The Human Side Of Fireground Communication

When anyone mentions "communication problems," many of us in emergency services instantly think "hardware." Who hasn't gotten totally committed to a task only to have their radio make that all-too-familiar "bleep bleep" sound signaling a low battery or...


When anyone mentions "communication problems," many of us in emergency services instantly think "hardware." Who hasn't gotten totally committed to a task only to have their radio make that all-too-familiar "bleep bleep" sound signaling a low battery or tried to understand someone talking through...


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Another thought worth mentioning before starting a briefing is just how much information a person can actually remember. Research has shown that the average person can really only remember five to nine things at any given time. Throw in some stress and that number gets alarmingly low. When briefing, keep in mind that the individual may use different techniques to remember, so if someone asks you to repeat or rephrase, take the time to do it. This is a fine example of why two-way communication is so important: by repeating back the information, you are helping to keep it in memory, for a short time anyway.

A 60-second briefing cannot possibly cover everything. The key is to use a format that becomes ingrained. Remember all consecutive briefings will cover the hazards that are still present and focus on what's new. This is a skill that must be mastered by all firefighters regardless of rank, which ultimately leads to added crew cohesion.

A five-step briefing format should be used. Remember, it is just the critical information you are conveying. If practiced and used on incidents and trainings, officers and firefighters should be able to touch on the five topic areas in as little as 30 seconds. If more time is available, facilitate a more thorough briefing.

Briefings take practice. It is not feasible for most people to read this article and then conduct the perfect 60-second briefing. Brush up on your speaking and active listening skills beforehand. Incorporate the briefing into incidents, training sessions and station life. Ask for feedback of your briefings and coach others on theirs.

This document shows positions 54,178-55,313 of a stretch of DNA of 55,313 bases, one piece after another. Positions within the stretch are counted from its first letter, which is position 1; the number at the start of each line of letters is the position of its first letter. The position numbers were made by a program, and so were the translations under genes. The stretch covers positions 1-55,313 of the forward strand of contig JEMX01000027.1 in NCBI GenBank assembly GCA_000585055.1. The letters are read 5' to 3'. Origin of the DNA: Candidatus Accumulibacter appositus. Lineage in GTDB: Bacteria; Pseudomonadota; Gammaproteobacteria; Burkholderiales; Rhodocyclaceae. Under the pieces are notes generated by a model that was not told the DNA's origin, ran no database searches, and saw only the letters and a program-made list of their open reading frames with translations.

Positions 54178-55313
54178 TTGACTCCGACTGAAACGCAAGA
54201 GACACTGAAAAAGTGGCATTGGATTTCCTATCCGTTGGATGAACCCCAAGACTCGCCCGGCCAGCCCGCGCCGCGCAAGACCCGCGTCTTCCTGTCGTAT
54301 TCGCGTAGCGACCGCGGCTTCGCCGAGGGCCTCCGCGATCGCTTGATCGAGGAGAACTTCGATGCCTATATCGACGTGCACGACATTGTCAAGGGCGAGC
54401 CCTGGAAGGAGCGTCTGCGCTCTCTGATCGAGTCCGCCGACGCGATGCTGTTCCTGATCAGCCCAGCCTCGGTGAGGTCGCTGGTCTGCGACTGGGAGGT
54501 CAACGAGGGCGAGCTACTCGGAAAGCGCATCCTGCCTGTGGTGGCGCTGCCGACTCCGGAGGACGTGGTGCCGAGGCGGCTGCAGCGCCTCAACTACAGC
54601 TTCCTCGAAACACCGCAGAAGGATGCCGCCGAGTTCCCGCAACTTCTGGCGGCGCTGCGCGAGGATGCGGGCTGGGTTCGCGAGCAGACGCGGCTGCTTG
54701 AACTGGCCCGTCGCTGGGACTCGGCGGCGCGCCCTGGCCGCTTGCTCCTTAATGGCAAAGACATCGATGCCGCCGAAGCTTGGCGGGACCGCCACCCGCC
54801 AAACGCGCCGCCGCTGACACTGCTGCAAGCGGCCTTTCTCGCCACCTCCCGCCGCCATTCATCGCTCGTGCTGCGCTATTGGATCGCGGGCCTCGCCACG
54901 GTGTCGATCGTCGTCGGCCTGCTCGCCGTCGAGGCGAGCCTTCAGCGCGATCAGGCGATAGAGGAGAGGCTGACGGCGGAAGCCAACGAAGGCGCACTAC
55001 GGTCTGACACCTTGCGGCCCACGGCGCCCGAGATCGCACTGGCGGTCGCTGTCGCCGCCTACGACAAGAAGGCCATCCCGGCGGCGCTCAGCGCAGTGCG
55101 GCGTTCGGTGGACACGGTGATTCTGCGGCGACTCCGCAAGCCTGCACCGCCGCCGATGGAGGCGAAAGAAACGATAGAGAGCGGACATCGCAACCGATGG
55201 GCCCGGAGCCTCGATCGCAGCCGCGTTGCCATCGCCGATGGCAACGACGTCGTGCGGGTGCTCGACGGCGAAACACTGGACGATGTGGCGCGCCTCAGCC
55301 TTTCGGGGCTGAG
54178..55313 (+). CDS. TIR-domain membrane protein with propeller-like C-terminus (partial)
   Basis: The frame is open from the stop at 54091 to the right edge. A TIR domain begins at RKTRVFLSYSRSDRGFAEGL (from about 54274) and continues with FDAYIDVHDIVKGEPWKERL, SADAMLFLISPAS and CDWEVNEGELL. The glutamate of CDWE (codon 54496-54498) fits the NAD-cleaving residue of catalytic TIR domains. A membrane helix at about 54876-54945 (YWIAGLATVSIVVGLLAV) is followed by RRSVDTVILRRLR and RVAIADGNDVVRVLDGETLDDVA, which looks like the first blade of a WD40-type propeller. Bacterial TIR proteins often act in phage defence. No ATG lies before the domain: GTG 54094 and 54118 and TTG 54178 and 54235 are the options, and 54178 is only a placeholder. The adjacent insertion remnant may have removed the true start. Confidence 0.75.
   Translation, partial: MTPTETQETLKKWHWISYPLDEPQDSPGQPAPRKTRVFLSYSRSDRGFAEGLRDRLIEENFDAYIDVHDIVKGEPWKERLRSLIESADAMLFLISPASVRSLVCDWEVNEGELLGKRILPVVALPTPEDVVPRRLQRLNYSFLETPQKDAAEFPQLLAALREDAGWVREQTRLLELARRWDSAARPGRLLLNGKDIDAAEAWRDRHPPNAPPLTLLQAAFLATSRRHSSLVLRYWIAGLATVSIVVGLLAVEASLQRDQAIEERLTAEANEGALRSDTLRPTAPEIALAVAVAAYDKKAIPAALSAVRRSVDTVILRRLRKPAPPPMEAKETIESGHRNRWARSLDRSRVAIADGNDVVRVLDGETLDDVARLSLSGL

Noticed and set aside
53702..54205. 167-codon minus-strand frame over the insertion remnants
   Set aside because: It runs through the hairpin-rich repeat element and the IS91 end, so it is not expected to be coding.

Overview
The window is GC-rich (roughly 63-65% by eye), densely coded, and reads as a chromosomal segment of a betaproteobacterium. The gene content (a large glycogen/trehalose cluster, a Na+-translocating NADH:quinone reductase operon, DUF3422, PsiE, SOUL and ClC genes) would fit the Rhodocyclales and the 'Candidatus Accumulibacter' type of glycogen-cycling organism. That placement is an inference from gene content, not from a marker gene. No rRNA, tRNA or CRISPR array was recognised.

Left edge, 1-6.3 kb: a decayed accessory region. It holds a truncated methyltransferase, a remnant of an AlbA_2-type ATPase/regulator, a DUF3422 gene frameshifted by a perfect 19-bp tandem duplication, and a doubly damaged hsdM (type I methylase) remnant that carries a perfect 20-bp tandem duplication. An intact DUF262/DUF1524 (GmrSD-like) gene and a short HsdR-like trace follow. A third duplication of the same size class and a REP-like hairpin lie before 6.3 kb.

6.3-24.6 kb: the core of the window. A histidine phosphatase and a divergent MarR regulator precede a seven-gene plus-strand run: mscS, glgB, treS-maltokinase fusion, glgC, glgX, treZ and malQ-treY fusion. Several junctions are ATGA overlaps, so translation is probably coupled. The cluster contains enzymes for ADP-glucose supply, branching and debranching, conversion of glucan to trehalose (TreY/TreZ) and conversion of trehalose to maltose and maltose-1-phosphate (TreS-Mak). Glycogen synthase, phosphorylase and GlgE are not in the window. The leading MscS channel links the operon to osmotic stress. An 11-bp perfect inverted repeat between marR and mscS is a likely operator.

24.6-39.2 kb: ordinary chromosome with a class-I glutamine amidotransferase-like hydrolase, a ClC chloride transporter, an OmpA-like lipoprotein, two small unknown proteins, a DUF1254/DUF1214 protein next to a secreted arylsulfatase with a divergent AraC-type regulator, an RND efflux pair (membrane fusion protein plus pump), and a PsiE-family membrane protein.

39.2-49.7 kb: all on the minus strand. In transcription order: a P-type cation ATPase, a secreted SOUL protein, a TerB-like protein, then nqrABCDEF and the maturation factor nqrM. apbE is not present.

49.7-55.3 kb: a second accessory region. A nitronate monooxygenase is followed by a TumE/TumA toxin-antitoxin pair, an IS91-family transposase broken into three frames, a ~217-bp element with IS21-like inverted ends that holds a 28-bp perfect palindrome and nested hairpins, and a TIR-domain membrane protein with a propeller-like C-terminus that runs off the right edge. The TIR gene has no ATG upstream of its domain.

Another good habit to get into is to write it down. For the 60-second version that may consist of just "buzz" words (a sticky-note pad can be used; keep them everywhere). For longer briefings, a written format is likely essential for keeping your train of thought going. Longer briefings almost always have distractions and interruptions.

Debriefing your actions immediately after completing a crew assignment is a good way of "spot checking" how the flow of information is being assimilated. This can literally be done in 30 seconds, and it ensures that everyone still understands why they are doing what they are doing. If requested actions still don't make sense, situational awareness is low and a more defined intent must be verbalized.

Speaking and listening skills are used every day, so work to increase their effectiveness. Acknowledge all messages and require the same of others. Be aware that you and those you converse with may build up barriers to communication; keep these obstacles to a minimum. Improve your situational awareness; the 60-second company briefing can assist you. Everyone can initiate and maintain excellent communication, which ultimately helps to identify and mitigate life-threatening situations.

QUINN MACLEOD, owner and lead instructor of Integrated Fire Solutions, has been in the fire service since 1985, including 20 years on the line with the Parker, CO, Fire District. He is also National Wildfire Coordinating Group (NWCG) qualified as a wildfire division supervisor. MacLeod holds an associate's degree in fire science and numerous state and national certifications, including Fire Officer and Fire Instructor. More information is available at www.integrated-firesolutions.com.